Nancy: My biggest writing challenge is simply keeping my butt in a chair to write. I tend to procrastinate; my house is never clean and organized as when I’m trying to write. To overcome this, I create deadlines. I’m always taking writing classes or workshopping with a writing group because having that accountability forces me to finish what I’m working on.
C.A: How do you approach developing compelling and relatable characters in your stories? Are there any strategies or exercises you use to ensure your characters feel authentic and three-dimensional?
Nancy: When I’m trying to flesh out my characters, I pretend to interview them and find out more about them, like what their favorite band is, what food they hate, what nervous habits they wish they could get rid of. I believe characters should be complex enough to have contradictions in their natures. They should surprise us sometimes.
C.A: Where do you find inspiration for your stories? Are there any specific themes or topics you enjoy exploring in your writing?
Nancy: I enjoy writing about family relationships. My novel Graceland is a multigenerational story of a mother, daughter, and grandmother on a road trip to Memphis. The three women are at odds with one another but long for a better coection. It’s a story of forgiveness and grace, and I’m particularly drawn to those themes.
C.A: Is there a particular book or project you are most proud of? Could you share the story behind it? What is the most rewarding aspect of being a writer for you?
Nancy: It took me eight years to write Graceland, from the time I typed the first words to when the book was published. I’m proud of the persistence it took to carry on through the ups and downs of that process. The most rewarding aspect of being a writer for me is having people tell me that they couldn’t put the book down, or couldn’t wait to get back to reading it.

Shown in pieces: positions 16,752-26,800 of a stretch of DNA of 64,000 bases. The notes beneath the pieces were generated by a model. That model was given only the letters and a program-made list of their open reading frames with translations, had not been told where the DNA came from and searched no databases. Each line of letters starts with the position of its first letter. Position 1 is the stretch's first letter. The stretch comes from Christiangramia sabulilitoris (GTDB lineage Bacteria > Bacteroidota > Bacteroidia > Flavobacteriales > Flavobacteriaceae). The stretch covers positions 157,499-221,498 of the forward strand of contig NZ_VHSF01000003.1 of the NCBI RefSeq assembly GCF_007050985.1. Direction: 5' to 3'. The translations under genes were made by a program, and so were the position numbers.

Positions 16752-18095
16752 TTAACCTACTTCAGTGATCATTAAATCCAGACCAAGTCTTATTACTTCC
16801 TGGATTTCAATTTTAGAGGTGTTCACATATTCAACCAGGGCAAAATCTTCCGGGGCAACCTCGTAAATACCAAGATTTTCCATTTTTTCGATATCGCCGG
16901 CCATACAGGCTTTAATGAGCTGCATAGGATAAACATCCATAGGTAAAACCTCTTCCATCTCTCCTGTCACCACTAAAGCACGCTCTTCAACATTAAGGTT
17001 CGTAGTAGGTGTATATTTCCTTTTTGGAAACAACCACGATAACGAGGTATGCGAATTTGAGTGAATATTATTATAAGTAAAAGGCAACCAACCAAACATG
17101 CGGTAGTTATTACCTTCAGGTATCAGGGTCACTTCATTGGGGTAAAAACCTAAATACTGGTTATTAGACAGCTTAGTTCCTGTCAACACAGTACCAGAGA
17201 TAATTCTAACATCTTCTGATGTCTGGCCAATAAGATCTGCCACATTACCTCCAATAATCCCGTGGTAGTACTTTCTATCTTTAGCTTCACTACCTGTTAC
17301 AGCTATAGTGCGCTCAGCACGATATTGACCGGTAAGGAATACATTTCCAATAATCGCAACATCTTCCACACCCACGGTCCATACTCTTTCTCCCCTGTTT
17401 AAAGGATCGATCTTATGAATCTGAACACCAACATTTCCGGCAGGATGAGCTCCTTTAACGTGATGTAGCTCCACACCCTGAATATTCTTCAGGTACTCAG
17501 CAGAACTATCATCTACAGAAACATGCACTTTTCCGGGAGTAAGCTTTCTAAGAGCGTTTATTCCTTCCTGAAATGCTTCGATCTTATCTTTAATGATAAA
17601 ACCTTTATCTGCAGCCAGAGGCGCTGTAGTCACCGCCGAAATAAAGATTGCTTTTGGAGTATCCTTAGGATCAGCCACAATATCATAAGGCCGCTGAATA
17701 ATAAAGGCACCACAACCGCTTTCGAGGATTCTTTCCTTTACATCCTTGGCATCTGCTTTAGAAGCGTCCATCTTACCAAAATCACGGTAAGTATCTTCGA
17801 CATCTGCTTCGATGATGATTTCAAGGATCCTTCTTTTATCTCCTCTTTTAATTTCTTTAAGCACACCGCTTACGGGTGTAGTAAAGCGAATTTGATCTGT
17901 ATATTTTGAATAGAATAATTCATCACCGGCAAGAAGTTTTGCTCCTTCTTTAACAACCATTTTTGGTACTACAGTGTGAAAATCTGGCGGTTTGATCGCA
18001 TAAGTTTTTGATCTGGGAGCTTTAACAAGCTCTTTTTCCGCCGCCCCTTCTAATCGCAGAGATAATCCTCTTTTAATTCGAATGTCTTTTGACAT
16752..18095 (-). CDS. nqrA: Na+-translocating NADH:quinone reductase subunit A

Editing and Revision:
C.A: How important do you think the editing and revision process is for a writer? Could you share your approach to editing your own work? Do you have any suggestions for writers on how to improve their editing skills?
Nancy: Editing and revision are crucial to good writing. I’m an obsessive editor, always tightening my prose. It’s a great exercise for writers to see just how many words they can cut from a paragraph and still convey the same information. Ideas are almost always conveyed more powerfully in fewer words.
Publishing and Marketing:
C.A: What has been your experience with the publishing industry? Any advice for aspiring authors on finding agents or publishers? How do you navigate the world of book marketing and promotion? Any tips for authors looking to build their audience?
Nancy: It can take time to find an agent. I suggest aspiring authors ask experienced people to critique their query letters. And be persistent. Don’t give up after querying twenty agents; it can take eighty.
Advice for Budding Writers:
C.A: What advice would you give to aspiring authors who are just starting their writing journey? How do you handle rejection and criticism in the publishing world?
Nancy: I strongly believe in writing groups, writing classes, and critique groups. We can’t see our own work clearly; we need to let others read it and tell us when they feel confused or where the work is dragging. Some people are afraid of feedback but—if given correctly—it’s the best way to improve.
C.A: What’s your favorite quote that keeps you going in life?
Nancy: “Always be kind. Have a good attitude. Never give up.” – Walter Swan
C.A: Could you give us a sneak peek into any upcoming projects or books you’re currently working on? Is there anything else you would like to share with our readers and aspiring writers?
Nancy: I’m working on a second novel but not ready to talk about it yet. It will be in the same style asGraceland—humorous with some page-turning elements of suspense and romance.